Perspectives: Serving proud in distant landsApril 13, 2016
A group of six current and former military personnel shared their experiences and insights in serving overseas to a group of Heartland students and employees.
The panel, moderated by Liberal Arts and Social Sciences chair Tom McCulley, offered attendees an educational experience on what it’s like to serve overseas in a culture that’s different from life in the United States. Panelists included:
- Lieutenant Colonel Ronald Bonesz
- Lieutenant Colonel James Hubbard (retired)
- Sergeant Dale Day
- Sergeant Kyle Rinkenberger
- Specialist Lindsey Cotner
- Specialist Logan Gustafson
Students submitted questions ahead of time on a range of topics from overseas living conditions to the benefits of serving in the military. Having come from different branches of the military and encountering unique experiences, each panelist was able to offer their own perspectives.
Choosing a Military Branch
When he was 16, Sergeant Day became interested in the Marine Corps after working with two marines in a lumber yard. “There was something about the way those guys carried themselves that stood out to me,” he said. “I wanted to be like them, find my life purpose and prove my worth.”
Another marine, Sergeant Rinkenberger, joined after watching the World Trade Towers fall on 9/11. “I needed a life change and the world was changing at that time,” recalled Rinkenberger.
Lieutenant Colonel Hubbard was looking for a job to pay off his student loans when he stumbled upon the Air Force. “In 1982 there was ‘Reaganomics’. A lot of money was going into the service and they were looking for engineers,” he told the crowd. “I had the degree and was looking for experience. I planned to stay for five years and ended up with a 24-year career.”
Overseas deployments for the panelists included Afghanistan, Iraq, Guantanamo Bay and Japan. Students were curious to know how the panelists adapted to life away from home.
In terms of accommodations, panelists agreed, “It was no Holiday Inn.” Living quarters included anything from a dry river bed to tent cities. Lieutenant Colonel Bonesz recalled during his second tour of Iraq, conex boxes (military shipping containers) were turned into housing units. For others like Specialist Cotner, her facilities had time to develop. “I got to Afghanistan in 2010. By then, there were restaurants and nicer living quarters.”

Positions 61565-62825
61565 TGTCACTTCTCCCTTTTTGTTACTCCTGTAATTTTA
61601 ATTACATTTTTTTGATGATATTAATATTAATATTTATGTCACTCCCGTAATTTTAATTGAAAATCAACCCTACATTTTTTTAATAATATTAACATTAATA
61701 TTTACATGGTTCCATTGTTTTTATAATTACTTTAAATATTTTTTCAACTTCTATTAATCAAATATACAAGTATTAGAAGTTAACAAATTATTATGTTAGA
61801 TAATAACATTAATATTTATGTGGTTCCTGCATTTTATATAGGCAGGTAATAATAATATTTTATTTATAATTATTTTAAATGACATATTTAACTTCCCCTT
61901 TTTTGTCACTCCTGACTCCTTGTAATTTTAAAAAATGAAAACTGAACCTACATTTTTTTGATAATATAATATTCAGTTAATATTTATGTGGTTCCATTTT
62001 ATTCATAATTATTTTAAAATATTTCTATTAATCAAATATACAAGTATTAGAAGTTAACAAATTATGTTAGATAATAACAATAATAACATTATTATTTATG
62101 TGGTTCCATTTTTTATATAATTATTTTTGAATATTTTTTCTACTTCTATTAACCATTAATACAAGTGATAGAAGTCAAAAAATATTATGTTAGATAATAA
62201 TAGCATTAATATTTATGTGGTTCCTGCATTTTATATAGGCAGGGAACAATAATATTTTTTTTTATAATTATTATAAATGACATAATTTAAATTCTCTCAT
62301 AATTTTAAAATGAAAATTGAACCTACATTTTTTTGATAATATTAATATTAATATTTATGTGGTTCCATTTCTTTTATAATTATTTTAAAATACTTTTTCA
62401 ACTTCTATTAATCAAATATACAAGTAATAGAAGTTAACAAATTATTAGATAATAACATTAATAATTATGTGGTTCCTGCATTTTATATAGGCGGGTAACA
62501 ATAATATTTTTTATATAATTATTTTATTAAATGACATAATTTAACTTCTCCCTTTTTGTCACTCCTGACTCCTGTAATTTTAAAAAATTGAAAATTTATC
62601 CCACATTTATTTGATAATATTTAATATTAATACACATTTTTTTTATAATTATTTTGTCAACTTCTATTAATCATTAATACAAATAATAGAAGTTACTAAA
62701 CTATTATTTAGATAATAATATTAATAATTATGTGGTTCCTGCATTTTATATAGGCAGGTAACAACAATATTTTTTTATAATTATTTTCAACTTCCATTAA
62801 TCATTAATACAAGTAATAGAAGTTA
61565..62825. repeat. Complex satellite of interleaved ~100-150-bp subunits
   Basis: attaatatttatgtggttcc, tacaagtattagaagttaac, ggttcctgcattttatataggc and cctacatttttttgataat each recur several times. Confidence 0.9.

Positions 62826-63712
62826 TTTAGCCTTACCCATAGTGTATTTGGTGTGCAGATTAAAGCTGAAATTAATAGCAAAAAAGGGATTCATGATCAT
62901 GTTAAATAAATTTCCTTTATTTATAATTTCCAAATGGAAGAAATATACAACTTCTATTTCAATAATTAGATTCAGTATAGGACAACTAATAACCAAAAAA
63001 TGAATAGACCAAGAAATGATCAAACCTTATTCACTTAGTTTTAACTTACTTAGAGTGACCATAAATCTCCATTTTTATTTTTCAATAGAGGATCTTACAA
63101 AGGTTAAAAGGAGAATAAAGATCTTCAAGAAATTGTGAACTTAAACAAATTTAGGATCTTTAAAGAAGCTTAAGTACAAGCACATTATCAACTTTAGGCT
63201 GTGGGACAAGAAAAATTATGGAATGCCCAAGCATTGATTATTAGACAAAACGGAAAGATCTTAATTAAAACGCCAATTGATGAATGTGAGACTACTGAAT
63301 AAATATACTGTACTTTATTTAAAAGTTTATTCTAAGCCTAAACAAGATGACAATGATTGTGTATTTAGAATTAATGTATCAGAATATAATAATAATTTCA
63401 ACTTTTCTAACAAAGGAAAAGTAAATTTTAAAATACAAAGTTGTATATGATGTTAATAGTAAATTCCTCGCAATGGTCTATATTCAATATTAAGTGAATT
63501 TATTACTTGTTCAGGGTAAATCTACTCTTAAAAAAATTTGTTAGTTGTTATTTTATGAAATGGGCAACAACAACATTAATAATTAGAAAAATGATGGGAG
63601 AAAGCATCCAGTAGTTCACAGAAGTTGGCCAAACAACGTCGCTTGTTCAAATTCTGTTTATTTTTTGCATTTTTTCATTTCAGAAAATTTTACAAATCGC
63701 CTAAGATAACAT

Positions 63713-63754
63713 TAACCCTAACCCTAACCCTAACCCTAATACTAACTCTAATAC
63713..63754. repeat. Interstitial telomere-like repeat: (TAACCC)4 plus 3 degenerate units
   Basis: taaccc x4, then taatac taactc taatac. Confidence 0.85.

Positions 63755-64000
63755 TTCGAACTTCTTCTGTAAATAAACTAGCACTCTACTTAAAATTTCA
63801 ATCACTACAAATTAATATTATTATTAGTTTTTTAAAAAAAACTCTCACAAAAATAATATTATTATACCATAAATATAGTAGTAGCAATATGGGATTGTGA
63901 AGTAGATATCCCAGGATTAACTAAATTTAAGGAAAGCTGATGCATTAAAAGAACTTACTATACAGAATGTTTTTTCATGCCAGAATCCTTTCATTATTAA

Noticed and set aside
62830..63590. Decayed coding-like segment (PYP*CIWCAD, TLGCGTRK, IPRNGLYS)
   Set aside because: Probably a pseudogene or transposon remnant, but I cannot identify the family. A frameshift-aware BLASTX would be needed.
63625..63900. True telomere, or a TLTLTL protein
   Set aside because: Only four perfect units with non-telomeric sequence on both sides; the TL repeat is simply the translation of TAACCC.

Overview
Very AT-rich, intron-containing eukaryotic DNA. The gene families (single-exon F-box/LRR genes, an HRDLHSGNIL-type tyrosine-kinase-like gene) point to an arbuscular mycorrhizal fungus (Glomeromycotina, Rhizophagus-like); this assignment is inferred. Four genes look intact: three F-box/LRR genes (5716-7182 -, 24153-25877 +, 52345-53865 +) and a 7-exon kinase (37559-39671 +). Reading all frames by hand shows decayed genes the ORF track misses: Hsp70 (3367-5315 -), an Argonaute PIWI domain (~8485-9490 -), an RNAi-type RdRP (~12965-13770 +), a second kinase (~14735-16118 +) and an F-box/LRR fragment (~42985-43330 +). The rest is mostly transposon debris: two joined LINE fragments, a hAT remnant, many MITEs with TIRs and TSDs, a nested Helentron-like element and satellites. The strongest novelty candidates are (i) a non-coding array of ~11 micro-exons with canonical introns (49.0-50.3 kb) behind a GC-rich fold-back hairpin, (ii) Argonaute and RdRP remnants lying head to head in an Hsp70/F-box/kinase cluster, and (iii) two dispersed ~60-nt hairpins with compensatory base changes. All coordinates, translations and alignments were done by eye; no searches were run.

Culture was another major element to adjust to when away from home. Specialist Gustafson experienced culture shock while serving as a prison guard for Guantanamo Bay. “I was a 19 year old from Bloomington, Illinois working with some of the world’s most dangerous people. It was definitely something to get used to.”
Panelists also revealed what they missed most while they were deployed. Sleep, hot showers and family were all top mentions. Lieutenant Colonel Bonesz gave a one-word response: freedom.
Lieutenant Colonel Hubbard elaborated, saying, “In America, we have lots of opportunities and things we can enjoy. Other countries don’t have that. There are a bunch of things we take for granted.”
No matter how good or hard life overseas was, Sergeant Day said you had to focus on the mission. “As soon as you sign on the dotted line, you’re government property,” he commented. “Whatever means were necessary to meet the mission, that’s what you had to do. Expect the worst and rejoice in the best that comes.”
For What It’s Worth
It was a unanimous “yes” when McCulley asked the panelists, “Was it all worth it?”
“I wouldn’t trade it for anything," said Sergeant Rinkenberger. “It made me who I am today.”
The panelists agreed that no matter what experiences they had to go through, there’s great benefit to being in the military. Among them were discipline, unique skillsets, long-term employment opportunities and respect.
Perhaps one of the biggest benefits is the comradery and connectedness among military personnel.
“The men and women you serve with become your family,” said Lieutenant Colonel Bonesz. “It’s a bond that’s never broken.”
Sergeant Day agreed. “It’s a family across all generations and time.”
Written by: Becky Gropp